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Med Phys 3A03/3AB2. Practical Health & Medical Physics Communications D.R. Chettle , with D.F. Moscu TA: Helen Moise. Course is in transition from: Communications in Medical Physics t o: Operational Health Physics Laboratory.

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med phys 3a03 3ab2

Med Phys 3A03/3AB2

Practical Health & Medical Physics Communications

D.R. Chettle, with D.F. Moscu

TA: Helen Moise

slide2

Course is in transition from:

  • Communications in Medical Physics
                  • to:
  • Operational Health Physics Laboratory
slide3

6 subsidiary objectives, or modules, each taking 4 weeks (so 3 per term). So:

  • Mon Jan 7th Air sampling for radioactivity using high volume air samplers
  • Mon Jan 14thpractical
  • Mon Jan 21st practical
  • Mon Jan 28threport back
scheduling
Scheduling
  • It might work better to have:
  • Mon Jan 7th13:30 – 14:20 Air sampling for radioactivity using high volume air samplers
  • Mon Jan 14th13:30 – 15:20 practical group A
  • Mon Jan 21st13:30 – 15:20 practical group B
  • Mon Jan 28th13:30 – 14:20 report back
  • Would this be possible?
modules 5 6
Modules 5 & 6
  • Estimating doses & dosimetry

lecture: Monday Feb 4th, 13:30 – 14:20

labs: Mondays Feb 11th & 25th, 13:30 – 15:20

report back: Monday Mar 4th, 13:30 – 14:20

(Feb 18th – 22nd Reading week)

  • Radiological incident response

lecture: Monday Mar 11th, 13:30 – 14:20

labs: Mondays Mar 11th & 25th, 13:30 – 15:20

report back: Monday Apr 1st, 13:30 – 14:20

evaluation
Evaluation
  • Practical performance 35 – 45%
  • Report communication 35 – 45%
  • Self-assessment 5 – 10%
  • Peer assessment 5 – 10%
  • Participation 10%
why is radioactivity in the air an issue
Why is radioactivity in the air an issue?
  • Contamination: it drops out of the air onto surfaces
  • External exposure: walking through a radioactive cloud
  • Internal exposure: breathe it in and it decays inside the body
how does radioactivity get into the air
How does radioactivity get into the air?
  • Gaseous or volatile compound: eg125I, 3H, 222Rn
  • Powders or particulates released as aerosol: eg137Cs
  • Nature of facility: eg41Ar from 40Ar(n,γ)41Ar in Reactor
air sampling vs monitoring
Air sampling vs Monitoring
  • Sampling to establish whether or not there is an issue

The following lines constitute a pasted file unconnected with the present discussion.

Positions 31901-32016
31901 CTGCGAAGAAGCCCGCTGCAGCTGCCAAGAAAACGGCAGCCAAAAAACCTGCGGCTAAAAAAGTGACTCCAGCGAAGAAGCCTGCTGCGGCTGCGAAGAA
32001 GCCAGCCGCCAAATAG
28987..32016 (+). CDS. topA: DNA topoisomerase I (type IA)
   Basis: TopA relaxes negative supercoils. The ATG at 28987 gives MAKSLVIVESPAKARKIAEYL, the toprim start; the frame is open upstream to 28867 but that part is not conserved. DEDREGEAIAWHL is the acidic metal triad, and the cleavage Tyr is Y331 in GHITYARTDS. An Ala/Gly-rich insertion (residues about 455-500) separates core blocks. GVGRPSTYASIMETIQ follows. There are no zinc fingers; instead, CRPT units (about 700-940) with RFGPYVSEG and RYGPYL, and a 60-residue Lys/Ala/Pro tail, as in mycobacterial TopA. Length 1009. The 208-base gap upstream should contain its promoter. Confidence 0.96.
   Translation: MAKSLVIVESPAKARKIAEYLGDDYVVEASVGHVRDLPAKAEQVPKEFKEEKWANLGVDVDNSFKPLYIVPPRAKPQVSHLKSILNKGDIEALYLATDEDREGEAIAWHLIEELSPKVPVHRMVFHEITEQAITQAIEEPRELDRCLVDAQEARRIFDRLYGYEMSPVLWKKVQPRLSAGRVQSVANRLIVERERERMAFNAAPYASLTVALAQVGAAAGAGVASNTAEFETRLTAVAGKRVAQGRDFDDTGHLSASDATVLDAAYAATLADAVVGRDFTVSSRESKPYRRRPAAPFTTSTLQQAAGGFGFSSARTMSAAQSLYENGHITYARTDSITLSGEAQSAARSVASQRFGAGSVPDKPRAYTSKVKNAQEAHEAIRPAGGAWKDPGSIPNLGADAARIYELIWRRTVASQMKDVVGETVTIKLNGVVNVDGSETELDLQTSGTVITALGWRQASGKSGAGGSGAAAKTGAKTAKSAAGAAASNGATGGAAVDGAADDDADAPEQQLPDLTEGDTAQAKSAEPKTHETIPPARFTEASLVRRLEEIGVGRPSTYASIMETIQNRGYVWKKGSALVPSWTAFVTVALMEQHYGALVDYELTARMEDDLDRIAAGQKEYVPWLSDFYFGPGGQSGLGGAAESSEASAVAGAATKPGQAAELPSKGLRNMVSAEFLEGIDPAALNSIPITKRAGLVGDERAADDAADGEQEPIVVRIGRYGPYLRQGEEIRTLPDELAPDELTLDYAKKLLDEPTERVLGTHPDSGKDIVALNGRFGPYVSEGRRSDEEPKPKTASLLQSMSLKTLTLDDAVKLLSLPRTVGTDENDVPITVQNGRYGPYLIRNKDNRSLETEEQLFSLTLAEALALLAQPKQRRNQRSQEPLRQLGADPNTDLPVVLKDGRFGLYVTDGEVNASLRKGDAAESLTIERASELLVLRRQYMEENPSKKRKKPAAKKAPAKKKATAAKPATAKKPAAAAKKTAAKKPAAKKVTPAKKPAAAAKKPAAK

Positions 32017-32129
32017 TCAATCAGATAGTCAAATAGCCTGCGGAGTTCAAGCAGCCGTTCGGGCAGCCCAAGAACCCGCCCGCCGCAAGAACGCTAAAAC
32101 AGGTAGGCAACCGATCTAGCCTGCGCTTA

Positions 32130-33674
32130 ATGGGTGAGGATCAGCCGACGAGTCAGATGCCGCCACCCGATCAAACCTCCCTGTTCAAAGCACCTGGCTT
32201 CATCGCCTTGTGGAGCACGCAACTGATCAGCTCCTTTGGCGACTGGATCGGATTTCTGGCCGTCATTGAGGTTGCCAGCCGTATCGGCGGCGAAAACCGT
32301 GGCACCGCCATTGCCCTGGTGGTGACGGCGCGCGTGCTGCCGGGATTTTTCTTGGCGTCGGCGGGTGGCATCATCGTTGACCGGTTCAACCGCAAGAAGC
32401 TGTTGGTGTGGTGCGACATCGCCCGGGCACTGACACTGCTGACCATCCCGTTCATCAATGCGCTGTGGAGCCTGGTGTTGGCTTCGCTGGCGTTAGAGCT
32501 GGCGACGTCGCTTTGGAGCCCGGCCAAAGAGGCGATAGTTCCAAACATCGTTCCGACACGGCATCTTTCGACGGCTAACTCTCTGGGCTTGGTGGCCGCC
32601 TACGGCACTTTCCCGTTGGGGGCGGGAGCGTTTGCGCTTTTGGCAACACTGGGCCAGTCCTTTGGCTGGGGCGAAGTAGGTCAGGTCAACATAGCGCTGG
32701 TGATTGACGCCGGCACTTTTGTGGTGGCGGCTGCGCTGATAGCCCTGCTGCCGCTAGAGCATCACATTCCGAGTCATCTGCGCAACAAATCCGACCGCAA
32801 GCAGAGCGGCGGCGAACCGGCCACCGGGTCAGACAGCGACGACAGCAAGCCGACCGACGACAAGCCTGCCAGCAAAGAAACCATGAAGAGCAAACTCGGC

• Monitor continuously, repeatedly or periodically, when there is an established situation, which must be kept under control
air sampling method
Air sampling method
  • Use a (vacuum) pump to draw a known volume of air through a filter and/or a cartridge.
    • Filter will trap particles above a specified diameter
    • Cartridge (eg charcoal, ion exchange, or similar) will trap materials depending on their binding properties
  • Measure activity on filter or cartridge
how to interpret measured activity
How to interpret measured activity
  • Compare measured activity to DAC & ALI
  • ?
  • Derived Air Concentration
  • ?
  • Annual Limit on Intake
  • ?
go back to the start
Go back to the start
  • Set a limit on the dose that can be allowed
  • For Nuclear Energy Workers, this is 100 mSv over a 5 year period, or 20 mSv per year (0.020 Sv/y)
  • For members of the general public this is 20 times less, that is 0.001 Sv/y
calculating a dose
Calculating a dose
  • Use committed dose – attribute the eventual dose to the year in which the person was exposed
  • Use (equivalent &) effective dose – take type of radiation and organ/part of body exposed into account
  • So, use the committed effective dose
committed dose
Committed dose
  • D(50) = As(1-e-λEτ)Σ(AFxYxE)

MxλE

  • Where D(50) is the committed absorbed dose

As is the source activity

λE is the effective elimination rate

τ is 50 years

AF is the absorbed fraction

Y is the branching ratio, or yield

E is the energy of an emission

M is the target mass

simplification
Simplification
  • Take D(50) forward using radiation weighting factors (wR) to get equivalent dose and tissue weighting factors (wT) to get effective dose, so have E(50)
  • Then get this E(50) per unit activity, which is termed the effective dose coefficient e(50)
    • This e(50) will be small, because it is the committed effective dose in sievert per bequerel.
back to ali
Back to ALI
  • Annual limit of intake (ALI) for nuclear energy workers is therefore:
  • 0.020[Sv]/e(50)[Sv/Bq] = [Bq]
  • Example: 125I inhalation, 5 m particles, e(50) = 7.3x10-9, so

ALI = 0.020/7.3x10-9 = 2.74x106Bq

dac again
DAC again
  • Derived air concentration (DAC) is the activity per unit volume that a nuclear energy worker can breathe throughout the working year and not exceed the ALI and therefore not exceed the 0.020 Sv; units Bq/m3
  • A “reference person” is assumed to breathe 20 litre of air per minute, that is 0.020 m3/minute
  • If (s)he works 2000 hours per year, then (s)he breathes 0.020x60x2000 = 2400 m3 air per year
  • So DAC[Bq/m3] = ALI[Bq]/2400[m3]
  • For 125I, 5 m inhaled,

DAC = 2.74x106/2400 = 1140[Bq/m3]

not that simple
Not that simple
  • Limit on committed effective dose is lower (0.001 Sv) for general public than for nuclear energy workers (0.020 Sv)
  • Annual limit of intake (ALI) varies between ingested and inhaled and, for inhaled, it varies with particle size (For 125I, e(50)inhaled is 7.3x10-9Sv/Bq for 5 m, but 5.3x10-9Sv/Bq for 1 m particles and e(50)ingested is 1.5x10-8Sv/Bq.)
  • Does a person really inhale 20 litres of air per minute regardless of whether her/his work is strenuous or sedentary?
  • Is 2000 hours per year truly typical?